A conservationist bemoaned the fact yesterday that over the past 10 years, the millions of purple crow butterflies that used to spend the winter in Taiwan have been hugely reduced.
Chan Chia-lung (詹家龍), a researcher with the Butterfly Conservation Society of Taiwan, said the reason for the drop in numbers is because “the kingdom of -butterflies” — once a nickname for Taiwan — no longer loves them.
The butterflies, which are seen in the spring and summer all over Taiwan, spend the winter in the Maolin (茂林) area of Greater Kao-hsiung before migrating to other parts of the country.
In 2000, Chan launched a campaign to create an “ecological corridor” for the butterflies running through northern and southern -Taiwan so that the number dying during the migration could be minimized.
That effort earned not only international media attention, but also a Japanese innovation award.
However, Chan said the sight of hundreds of thousands of butterflies during the winter in Maolin that was common 10 years ago has become a rarity in recent years.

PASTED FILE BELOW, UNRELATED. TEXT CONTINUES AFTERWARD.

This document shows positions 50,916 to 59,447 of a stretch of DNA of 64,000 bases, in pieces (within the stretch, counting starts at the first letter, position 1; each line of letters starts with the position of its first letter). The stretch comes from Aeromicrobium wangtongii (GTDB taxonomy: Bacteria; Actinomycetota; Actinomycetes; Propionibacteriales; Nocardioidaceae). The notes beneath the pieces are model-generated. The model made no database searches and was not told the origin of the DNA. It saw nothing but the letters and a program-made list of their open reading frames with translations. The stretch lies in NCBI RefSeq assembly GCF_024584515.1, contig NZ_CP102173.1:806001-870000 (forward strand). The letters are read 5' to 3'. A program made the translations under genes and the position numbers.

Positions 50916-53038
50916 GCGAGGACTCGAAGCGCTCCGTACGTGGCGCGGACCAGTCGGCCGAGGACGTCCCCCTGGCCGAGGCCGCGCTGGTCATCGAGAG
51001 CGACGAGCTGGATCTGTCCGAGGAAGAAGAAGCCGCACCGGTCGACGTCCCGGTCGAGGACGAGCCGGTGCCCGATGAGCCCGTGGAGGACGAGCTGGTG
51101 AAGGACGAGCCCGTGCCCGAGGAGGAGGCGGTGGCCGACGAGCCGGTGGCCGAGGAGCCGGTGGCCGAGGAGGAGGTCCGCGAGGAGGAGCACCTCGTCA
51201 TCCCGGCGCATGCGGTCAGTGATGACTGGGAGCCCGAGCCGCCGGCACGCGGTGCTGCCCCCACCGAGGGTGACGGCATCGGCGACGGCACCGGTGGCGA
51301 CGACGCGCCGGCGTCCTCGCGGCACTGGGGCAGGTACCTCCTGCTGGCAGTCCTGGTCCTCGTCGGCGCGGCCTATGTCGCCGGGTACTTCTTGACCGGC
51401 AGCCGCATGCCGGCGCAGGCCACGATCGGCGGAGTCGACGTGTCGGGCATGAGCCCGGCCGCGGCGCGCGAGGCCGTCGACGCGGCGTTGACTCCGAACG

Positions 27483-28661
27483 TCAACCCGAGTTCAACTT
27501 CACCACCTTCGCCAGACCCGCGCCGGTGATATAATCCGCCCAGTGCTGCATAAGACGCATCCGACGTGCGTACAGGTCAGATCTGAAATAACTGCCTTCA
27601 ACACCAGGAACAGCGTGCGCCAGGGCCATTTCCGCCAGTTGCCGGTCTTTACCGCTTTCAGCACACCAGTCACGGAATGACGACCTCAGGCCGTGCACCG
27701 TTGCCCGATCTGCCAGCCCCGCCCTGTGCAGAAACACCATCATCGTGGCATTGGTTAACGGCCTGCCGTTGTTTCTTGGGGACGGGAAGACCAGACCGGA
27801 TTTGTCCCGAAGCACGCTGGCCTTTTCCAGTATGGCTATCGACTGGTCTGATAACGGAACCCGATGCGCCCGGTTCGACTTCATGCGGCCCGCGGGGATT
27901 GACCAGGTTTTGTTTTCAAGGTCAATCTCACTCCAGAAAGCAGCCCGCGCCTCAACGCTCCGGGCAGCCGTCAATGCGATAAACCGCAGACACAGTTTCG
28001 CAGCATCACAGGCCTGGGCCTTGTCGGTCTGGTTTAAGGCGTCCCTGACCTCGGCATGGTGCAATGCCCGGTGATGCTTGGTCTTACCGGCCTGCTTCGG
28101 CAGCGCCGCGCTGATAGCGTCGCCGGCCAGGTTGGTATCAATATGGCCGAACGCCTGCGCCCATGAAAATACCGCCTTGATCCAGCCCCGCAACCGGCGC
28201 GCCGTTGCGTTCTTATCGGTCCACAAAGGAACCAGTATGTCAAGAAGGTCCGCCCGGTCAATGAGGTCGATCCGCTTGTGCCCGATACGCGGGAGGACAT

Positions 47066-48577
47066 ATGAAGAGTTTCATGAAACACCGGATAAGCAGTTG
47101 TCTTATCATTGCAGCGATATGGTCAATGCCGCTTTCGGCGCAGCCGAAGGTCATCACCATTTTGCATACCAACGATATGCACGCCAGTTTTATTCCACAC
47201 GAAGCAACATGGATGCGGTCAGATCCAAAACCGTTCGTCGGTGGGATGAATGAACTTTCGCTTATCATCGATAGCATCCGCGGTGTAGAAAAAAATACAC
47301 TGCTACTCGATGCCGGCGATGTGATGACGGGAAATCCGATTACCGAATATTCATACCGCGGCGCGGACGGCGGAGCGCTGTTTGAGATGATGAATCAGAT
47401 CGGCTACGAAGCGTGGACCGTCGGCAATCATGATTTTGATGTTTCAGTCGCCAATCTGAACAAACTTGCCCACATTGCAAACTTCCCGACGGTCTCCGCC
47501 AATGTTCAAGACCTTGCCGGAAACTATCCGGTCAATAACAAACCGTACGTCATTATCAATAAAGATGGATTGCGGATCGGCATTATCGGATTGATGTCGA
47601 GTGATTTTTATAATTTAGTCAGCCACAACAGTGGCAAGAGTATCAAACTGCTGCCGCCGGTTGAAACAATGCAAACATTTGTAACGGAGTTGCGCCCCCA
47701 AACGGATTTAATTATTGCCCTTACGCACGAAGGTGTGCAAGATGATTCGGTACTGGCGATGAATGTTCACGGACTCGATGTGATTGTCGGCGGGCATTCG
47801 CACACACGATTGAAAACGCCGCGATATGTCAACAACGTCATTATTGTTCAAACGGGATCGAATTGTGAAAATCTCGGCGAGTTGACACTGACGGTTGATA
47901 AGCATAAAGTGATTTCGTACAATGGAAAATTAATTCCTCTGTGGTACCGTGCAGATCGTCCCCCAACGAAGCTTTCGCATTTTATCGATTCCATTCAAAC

“The numbers have fallen and this past winter has seen the -smallest number of the butterflies in Maolin,” he said. “People have not been paying attention to butterfly habitats and we have to devote more resources to nurturing and protecting them.”
“Business donations in support of my efforts over 10 years or a NT$10 donation from each of the 23 million people of Taiwan would not be as effective as each person growing a NT$10 potted plant on their balconies,” Chan said.
He said the reason for the drop in numbers is intentional or unintentional damage to butterfly habitats, as can be seen from construction in the Maolin area, where the Butterfly Festival is held every year.
“Few people think about protecting butterflies. People just use them as a tool for creative art or look at them as a symbol,” Chan said.